Ammianus Marcellinus, History 29.1.15-16
et quia fallere non minus videtur qui gesta praeterit sciens quam ille qui numquam facta fingit, non abnuimus – neque enim ambigitur – salutem Valentis et antea saepius per occultas coitiones, et tunc in extrema demersam, ferrumque ad iugulum eius prope adactum a militaribus, fato reflectente depulsum, quem lacrimosis in Thracia discriminibus destinarat. namque et in nemoroso quodam inter Antiochiam et Seleuciam loco leni quiete post meridiem consopitus, a Sallustio tunc scutario, et saepe alias adpetitus insidiantibus multis, vitae terminis a primigenio ortu adscriptis ausa inmania frenantibus evadebat.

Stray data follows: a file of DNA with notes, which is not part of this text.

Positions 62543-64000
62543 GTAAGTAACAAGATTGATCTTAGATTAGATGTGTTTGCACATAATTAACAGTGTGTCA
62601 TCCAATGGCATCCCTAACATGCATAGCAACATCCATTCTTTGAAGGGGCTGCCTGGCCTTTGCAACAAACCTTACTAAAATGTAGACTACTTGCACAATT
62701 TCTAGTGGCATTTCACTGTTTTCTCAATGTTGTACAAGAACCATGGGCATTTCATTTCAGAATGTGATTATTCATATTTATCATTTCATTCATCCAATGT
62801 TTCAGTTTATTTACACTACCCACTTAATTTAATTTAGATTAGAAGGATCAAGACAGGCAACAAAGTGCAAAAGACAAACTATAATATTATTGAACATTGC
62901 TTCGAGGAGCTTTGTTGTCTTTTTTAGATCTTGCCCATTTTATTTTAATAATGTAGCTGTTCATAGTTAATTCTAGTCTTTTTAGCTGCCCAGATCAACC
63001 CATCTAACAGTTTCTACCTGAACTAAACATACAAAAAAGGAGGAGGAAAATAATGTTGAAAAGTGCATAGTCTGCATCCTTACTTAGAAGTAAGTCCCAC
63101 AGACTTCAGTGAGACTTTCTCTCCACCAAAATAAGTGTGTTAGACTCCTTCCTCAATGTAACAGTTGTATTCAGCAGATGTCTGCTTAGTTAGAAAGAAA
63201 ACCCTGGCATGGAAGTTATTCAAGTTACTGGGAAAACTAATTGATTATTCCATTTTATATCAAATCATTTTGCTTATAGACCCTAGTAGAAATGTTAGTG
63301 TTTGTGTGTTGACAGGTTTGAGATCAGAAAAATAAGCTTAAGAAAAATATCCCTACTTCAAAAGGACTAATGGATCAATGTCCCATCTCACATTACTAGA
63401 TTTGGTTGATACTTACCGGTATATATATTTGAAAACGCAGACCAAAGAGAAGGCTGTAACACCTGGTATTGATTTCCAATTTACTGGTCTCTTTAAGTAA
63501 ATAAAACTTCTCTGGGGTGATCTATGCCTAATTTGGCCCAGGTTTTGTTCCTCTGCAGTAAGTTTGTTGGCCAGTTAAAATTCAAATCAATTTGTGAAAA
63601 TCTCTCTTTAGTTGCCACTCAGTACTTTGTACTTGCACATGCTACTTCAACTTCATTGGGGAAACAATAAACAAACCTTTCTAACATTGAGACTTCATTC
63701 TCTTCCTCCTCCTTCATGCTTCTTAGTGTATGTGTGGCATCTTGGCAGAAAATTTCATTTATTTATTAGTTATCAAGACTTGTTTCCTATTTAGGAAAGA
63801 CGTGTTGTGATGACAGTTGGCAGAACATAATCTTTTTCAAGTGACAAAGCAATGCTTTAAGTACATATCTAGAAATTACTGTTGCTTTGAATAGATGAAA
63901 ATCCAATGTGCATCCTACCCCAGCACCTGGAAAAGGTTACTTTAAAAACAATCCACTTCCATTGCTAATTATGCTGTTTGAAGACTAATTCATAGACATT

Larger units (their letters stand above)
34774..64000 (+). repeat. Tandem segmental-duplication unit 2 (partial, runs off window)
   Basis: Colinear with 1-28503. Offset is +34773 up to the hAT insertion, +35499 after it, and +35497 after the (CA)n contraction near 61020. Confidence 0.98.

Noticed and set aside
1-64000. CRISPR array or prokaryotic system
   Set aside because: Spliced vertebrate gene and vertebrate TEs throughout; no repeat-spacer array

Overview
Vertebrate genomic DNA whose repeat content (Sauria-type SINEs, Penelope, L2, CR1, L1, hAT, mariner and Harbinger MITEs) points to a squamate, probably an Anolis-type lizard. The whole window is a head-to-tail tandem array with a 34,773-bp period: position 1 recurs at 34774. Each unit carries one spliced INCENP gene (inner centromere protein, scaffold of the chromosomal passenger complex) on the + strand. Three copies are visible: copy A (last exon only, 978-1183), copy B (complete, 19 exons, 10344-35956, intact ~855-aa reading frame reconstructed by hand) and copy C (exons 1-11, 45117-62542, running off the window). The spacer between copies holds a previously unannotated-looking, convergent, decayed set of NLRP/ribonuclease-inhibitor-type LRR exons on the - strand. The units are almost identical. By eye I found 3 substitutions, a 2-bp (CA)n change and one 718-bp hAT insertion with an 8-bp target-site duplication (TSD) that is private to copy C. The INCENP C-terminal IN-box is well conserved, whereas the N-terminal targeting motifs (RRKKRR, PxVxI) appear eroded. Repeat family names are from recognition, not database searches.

And because one who knowingly passes over things that were done seems no less deceitful than one who makes up things that never happened, I do not deny – for there is no doubt – that the personal safety of Valens was plunged into the greatest danger, both at this time and on several previous occasions through secret conspiracies, and that a sword was very nearly thrust into his throat by the soldiers; it was turned away by the influence of Fate, which had destined him for lamentable crises in Thrace. For as he was quietly taking an afternoon nap in a wooded place between Antioch and Seleucia, he was attacked by Sallustius, who was at that time his armed guard, and he was often attacked on other occasions by many ambushers, but he escaped them because the limits of his life assigned to him at the moment of his birth reined in these monstrous acts of daring.